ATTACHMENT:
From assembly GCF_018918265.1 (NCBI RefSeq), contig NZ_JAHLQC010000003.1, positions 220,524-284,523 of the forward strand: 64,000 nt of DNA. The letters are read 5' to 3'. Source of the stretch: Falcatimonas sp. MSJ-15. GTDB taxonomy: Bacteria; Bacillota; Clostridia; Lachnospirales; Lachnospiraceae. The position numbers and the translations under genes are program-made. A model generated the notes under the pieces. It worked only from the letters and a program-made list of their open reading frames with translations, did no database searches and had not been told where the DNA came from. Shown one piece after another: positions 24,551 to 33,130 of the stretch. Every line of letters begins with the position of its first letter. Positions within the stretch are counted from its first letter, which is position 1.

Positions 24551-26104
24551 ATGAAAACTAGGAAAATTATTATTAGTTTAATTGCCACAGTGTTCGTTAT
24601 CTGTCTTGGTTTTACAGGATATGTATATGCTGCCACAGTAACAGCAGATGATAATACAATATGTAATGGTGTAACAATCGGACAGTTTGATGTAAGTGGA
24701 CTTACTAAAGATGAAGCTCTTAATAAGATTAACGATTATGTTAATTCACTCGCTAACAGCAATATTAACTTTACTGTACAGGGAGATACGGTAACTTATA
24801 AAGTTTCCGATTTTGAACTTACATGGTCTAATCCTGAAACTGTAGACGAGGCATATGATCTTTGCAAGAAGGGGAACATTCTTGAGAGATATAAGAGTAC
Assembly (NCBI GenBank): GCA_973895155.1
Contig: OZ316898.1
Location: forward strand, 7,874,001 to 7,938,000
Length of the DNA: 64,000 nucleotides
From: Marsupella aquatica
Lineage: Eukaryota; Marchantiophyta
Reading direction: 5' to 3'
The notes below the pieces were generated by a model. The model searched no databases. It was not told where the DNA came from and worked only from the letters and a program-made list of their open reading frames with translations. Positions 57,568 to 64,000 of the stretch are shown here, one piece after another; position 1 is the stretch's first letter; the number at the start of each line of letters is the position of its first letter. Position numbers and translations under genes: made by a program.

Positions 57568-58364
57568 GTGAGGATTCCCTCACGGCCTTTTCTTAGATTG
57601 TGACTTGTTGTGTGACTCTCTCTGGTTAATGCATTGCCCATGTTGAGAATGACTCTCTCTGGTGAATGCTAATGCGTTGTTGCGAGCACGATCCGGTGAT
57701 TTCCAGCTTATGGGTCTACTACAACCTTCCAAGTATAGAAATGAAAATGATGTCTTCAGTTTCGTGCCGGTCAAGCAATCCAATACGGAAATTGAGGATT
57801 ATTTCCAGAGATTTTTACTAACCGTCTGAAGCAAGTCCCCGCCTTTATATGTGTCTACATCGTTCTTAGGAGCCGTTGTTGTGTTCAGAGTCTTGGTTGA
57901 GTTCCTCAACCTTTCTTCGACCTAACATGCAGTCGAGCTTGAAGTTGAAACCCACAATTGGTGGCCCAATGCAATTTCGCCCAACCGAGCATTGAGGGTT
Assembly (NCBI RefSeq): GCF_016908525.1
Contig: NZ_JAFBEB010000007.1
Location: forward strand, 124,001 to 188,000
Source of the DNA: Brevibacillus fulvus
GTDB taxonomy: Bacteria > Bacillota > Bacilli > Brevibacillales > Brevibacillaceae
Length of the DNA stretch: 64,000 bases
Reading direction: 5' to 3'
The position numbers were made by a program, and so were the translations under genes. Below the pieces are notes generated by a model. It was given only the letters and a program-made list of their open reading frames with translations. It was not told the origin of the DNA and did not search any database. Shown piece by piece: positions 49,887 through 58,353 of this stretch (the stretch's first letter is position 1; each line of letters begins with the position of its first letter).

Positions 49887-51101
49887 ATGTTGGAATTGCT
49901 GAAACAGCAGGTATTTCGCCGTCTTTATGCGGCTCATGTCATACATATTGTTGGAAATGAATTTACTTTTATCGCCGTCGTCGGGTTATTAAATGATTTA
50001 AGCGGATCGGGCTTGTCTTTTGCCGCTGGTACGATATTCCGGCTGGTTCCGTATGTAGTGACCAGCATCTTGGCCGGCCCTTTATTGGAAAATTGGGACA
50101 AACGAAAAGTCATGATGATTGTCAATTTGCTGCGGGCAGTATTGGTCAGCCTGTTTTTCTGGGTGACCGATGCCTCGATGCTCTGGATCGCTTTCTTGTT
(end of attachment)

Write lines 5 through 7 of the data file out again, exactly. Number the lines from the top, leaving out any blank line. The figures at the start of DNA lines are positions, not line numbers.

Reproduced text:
24701 CTTACTAAAGATGAAGCTCTTAATAAGATTAACGATTATGTTAATTCACTCGCTAACAGCAATATTAACTTTACTGTACAGGGAGATACGGTAACTTATA
24801 AAGTTTCCGATTTTGAACTTACATGGTCTAATCCTGAAACTGTAGACGAGGCATATGATCTTTGCAAGAAGGGGAACATTCTTGAGAGATATAAGAGTAC
Assembly (NCBI GenBank): GCA_973895155.1